Cyclist Plans Record-Breaking Ride Across Cuba

Now that it’s easier to visit Cuba, Austrian ultra cyclist Jacob Zurl is eager to see the country in record time. His goal: Race across its entire length in under 55 hours.

He plans to arrive in Cuba early next month and then start biking on December 16. “I want to show the different sides of Cuba,” he told me via email. “I want to show the difference to our Western world, and show to ability of the human body.”

The route he’s chosen to ride on a custom-made bike will take him 1,400 kilometers or nearly 870 miles.

To achieve his goal, he’ll need a lot of speed. But Zurl, who is 27 years old, has proved his mettle before. He turned pro in 2010 and two years later set a world record on the Oberschöcklweg in Weinitzen, Austria, for cycling most vertical meters: 28,789 meters or 94,452 feet. Last year he won the Glocknerman, a lengthy nonstop bike race in Austria that passes over the country’s highest peak twice.

In August he traveled to the Himalayas. There, he made it across the dangerous Manali-Leh highway, biking more than 530 kilometers (nearly 329 miles) in only 38 hours and 41 minutes. He faced high altitude, partially-paved roads, slush, and icy streams. Lonely Planet described the highway as having “nail-biting mountain passes.” Normally that route takes two weeks by bike, Digital Journal reported.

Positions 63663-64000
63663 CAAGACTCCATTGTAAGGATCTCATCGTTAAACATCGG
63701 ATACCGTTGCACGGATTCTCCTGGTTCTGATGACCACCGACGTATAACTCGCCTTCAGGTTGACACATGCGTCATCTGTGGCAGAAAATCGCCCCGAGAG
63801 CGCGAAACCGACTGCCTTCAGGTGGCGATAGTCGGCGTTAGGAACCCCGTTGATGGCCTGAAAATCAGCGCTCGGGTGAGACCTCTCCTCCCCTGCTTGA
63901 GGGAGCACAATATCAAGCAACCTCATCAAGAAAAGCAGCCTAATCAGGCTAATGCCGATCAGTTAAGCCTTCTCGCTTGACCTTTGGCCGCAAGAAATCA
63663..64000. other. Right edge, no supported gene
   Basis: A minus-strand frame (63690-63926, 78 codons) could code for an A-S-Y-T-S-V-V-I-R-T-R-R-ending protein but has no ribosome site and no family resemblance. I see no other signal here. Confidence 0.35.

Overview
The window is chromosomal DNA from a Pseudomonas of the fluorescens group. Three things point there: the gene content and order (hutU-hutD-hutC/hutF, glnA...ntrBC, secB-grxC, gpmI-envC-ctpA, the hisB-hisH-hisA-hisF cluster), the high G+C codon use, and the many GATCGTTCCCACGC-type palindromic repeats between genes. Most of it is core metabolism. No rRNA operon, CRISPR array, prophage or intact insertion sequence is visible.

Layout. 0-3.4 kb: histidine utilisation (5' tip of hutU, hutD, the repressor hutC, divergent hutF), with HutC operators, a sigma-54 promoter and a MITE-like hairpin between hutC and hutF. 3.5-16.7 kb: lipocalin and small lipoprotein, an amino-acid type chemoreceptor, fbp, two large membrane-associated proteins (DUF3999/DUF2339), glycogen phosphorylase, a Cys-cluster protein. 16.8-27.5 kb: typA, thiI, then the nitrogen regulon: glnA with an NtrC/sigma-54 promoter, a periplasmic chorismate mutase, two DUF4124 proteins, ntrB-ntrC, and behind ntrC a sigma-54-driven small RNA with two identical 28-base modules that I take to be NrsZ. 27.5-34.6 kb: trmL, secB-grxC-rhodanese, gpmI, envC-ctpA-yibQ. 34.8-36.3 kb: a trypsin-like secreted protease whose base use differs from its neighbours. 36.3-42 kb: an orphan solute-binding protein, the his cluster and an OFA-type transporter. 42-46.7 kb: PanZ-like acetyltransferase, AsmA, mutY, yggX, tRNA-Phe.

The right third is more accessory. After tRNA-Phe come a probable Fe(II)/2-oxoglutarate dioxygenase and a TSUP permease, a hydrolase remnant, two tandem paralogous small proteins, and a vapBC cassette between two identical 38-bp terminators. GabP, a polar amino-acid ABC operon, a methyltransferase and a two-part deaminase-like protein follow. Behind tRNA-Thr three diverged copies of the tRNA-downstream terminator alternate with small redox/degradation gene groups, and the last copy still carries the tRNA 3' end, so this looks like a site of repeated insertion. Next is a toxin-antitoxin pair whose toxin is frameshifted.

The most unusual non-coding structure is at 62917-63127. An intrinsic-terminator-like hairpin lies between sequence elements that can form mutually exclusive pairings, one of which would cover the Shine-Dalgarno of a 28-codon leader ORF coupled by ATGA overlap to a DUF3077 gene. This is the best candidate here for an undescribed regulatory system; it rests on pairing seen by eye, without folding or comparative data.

Cuba won’t be easy, either. ”The streets are very bad,” Zurl noted. Going nonstop will be a challenge. But he’s aware that the country is changing rapidly since diplomatic relations with the United States were restored over the summer. “If you want to see and feel the real Cuba, it’s now the last chance to visit,” he added.

Careful navigation will be a critical aspect of the plan there. Paper maps don’t always reflect the reality. Zurl’s support team needs to have accurate directions if he’s going to make it in time.

That team will include a local driver and three fellow Austrians: freelance filmmaker Rudi Stangl, travel expert Manfred Weitzer, and Harald Reinbacher, who Zurl describes as “my person in charge.”

Two support cars will also be along for the ride: one for the crew and another to set the pace. This being Cuba, naturally the pace car will be a 1958 Chevrolet.

By Alyssa Danigelis,

November 20, 2015

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